Segregation of autoantibody to cytoskeletal filaments, actin and intermediate filaments with two types of chronic active hepatitis

Clin Exp Immunol. 1982 Jun;48(3):527-32.


Regional differences in serological features of chronic active hepatitis (CAH) were assessed from study of unselected patients with CAH, 53 from Zagreb, Yugoslavia and 53 from Melbourne, Australia. A group of 29 patients from Zagreb with chronic persistent hepatitis (CPH) was also included. The serological marker studied was immunofluorescence reactivity to cytoskeletal components, actin cables (AC) and intermediate filaments (IF), these being mostly responsible for the smooth muscle antibody reactivity which occurs in CAH. The Zagreb cases of CAH differed from the Melbourne cases by having a significantly lower frequency of anti-AC (8% vs 55%) and a significantly higher frequency of anti-IF (34% vs 15%), and correspondingly had a higher frequency of markers of hepatitis B virus (HBV) infection (HBsAg, 53% vs 8% and anti-HBc, 72% vs 34%), and a differing HLA profile, with HLA BW35 higher (38% vs 14%) and B8 lower (18% vs 56%). This study illustrates the differences among populations in expression of CAH, in that HBsAg is held to specify the HBV-associated type, and antibody to actin is held to specify the autoimmune type. These differences would be determined in part by environmental influences, notably HBV, and genetic influences, notably HLA, and are reflected by the differing patterns of immunofluorescence reactivity with the cellular cytoskeleton.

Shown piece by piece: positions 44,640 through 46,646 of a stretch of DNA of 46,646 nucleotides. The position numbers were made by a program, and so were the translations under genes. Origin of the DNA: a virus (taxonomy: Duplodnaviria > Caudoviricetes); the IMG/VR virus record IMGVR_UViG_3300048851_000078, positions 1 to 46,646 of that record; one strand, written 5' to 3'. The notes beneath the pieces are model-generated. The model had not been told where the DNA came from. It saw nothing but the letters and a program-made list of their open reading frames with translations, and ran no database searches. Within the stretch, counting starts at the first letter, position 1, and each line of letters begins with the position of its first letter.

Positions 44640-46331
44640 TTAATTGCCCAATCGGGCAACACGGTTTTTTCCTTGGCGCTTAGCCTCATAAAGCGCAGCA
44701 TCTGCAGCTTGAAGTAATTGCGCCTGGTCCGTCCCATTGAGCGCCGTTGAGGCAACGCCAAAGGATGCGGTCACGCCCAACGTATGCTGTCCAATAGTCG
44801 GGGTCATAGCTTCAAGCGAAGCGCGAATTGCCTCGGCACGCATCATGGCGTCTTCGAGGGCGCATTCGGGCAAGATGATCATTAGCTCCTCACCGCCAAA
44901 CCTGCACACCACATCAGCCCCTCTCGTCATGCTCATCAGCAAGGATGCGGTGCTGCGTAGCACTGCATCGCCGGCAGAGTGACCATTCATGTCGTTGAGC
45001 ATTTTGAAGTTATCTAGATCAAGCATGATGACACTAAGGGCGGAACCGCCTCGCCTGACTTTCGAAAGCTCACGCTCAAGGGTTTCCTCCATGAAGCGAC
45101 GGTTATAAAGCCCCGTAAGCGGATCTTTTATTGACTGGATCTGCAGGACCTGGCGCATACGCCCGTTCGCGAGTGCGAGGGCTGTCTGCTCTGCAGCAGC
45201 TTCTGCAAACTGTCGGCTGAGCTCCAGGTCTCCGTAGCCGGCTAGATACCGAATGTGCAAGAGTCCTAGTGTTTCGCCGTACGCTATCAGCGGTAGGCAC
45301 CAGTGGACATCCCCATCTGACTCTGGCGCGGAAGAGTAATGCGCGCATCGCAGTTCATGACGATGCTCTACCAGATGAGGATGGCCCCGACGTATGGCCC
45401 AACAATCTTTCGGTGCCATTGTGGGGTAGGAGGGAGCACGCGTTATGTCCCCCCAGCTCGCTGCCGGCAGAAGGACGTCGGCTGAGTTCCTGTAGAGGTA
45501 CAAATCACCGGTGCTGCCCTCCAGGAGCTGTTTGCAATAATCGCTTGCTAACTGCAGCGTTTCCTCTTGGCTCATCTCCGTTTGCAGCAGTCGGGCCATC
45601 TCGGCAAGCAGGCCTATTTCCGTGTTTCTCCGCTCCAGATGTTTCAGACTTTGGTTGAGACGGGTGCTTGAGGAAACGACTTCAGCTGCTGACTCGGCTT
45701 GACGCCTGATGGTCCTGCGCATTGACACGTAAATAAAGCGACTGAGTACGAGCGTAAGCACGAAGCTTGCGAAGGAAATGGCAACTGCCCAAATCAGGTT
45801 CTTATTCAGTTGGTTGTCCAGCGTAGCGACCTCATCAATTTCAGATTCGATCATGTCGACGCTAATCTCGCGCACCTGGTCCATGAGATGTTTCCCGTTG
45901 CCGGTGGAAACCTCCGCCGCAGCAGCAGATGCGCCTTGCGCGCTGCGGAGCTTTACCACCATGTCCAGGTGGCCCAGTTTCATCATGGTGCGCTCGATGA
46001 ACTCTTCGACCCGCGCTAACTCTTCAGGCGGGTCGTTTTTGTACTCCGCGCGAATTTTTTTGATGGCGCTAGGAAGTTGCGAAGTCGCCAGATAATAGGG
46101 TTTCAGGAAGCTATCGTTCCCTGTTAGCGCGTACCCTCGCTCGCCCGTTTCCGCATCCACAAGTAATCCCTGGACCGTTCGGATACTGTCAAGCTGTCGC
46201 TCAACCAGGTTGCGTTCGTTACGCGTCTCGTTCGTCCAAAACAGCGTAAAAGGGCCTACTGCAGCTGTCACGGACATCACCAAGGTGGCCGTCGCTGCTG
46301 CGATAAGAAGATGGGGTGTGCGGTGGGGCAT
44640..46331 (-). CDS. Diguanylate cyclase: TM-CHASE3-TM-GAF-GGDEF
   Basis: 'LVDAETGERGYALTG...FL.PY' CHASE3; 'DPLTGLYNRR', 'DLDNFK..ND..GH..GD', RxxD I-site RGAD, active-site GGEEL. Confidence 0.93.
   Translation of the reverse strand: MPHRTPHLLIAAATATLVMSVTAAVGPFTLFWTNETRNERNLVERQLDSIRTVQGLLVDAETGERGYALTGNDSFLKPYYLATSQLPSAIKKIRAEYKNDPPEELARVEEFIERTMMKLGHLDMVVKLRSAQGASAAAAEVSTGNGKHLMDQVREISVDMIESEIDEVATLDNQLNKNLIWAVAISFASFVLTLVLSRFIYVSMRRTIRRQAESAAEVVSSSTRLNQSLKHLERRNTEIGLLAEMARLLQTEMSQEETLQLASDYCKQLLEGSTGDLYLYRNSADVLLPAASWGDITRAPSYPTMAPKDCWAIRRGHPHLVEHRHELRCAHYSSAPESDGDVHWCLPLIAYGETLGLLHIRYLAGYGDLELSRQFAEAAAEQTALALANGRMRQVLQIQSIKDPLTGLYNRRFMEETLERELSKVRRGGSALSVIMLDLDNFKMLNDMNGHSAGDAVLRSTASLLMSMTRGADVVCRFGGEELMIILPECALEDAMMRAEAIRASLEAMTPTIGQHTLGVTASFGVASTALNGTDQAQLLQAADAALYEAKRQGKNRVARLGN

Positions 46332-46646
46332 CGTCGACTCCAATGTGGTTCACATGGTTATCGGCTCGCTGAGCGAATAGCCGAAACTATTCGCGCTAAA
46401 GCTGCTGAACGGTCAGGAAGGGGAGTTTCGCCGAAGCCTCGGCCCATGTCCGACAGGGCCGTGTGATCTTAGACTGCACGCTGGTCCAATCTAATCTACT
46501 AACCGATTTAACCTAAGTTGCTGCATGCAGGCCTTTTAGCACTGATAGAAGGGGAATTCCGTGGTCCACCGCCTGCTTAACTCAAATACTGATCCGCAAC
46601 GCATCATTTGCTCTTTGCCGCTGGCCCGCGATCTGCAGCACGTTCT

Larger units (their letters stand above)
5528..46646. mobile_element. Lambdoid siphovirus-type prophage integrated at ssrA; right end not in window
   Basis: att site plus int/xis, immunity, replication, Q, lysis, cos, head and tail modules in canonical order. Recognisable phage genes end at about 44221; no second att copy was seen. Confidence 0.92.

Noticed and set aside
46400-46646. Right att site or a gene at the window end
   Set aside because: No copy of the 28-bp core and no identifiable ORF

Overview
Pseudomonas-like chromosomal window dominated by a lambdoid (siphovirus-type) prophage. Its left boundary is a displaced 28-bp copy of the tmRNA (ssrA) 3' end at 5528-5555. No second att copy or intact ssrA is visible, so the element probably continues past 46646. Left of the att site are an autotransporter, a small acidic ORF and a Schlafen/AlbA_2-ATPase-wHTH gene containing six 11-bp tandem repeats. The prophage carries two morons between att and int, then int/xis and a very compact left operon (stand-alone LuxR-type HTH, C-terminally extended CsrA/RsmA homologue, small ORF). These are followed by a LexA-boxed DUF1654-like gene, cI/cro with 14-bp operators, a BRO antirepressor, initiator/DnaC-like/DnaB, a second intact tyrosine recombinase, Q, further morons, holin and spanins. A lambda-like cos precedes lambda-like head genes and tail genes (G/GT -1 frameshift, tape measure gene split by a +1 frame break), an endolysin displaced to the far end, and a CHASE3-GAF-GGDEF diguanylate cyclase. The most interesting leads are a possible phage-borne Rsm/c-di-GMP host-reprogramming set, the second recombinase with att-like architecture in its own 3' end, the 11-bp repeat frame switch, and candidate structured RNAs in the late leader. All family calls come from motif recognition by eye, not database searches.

Publication types

  • Research Support, Non-U.S. Gov't

MeSH terms

  • Actins / immunology*
  • Adult
  • Animals
  • Autoantibodies / biosynthesis*
  • Cells, Cultured
  • Chronic Disease
  • Cytoskeleton / immunology*
  • Female
  • Fibroblasts / immunology
  • Fluorescent Antibody Technique
  • Hepatitis / immunology*
  • Humans
  • Male
  • Muscle, Smooth / immunology
  • Rats
  • Vinblastine / pharmacology


  • Actins
  • Autoantibodies
  • Vinblastine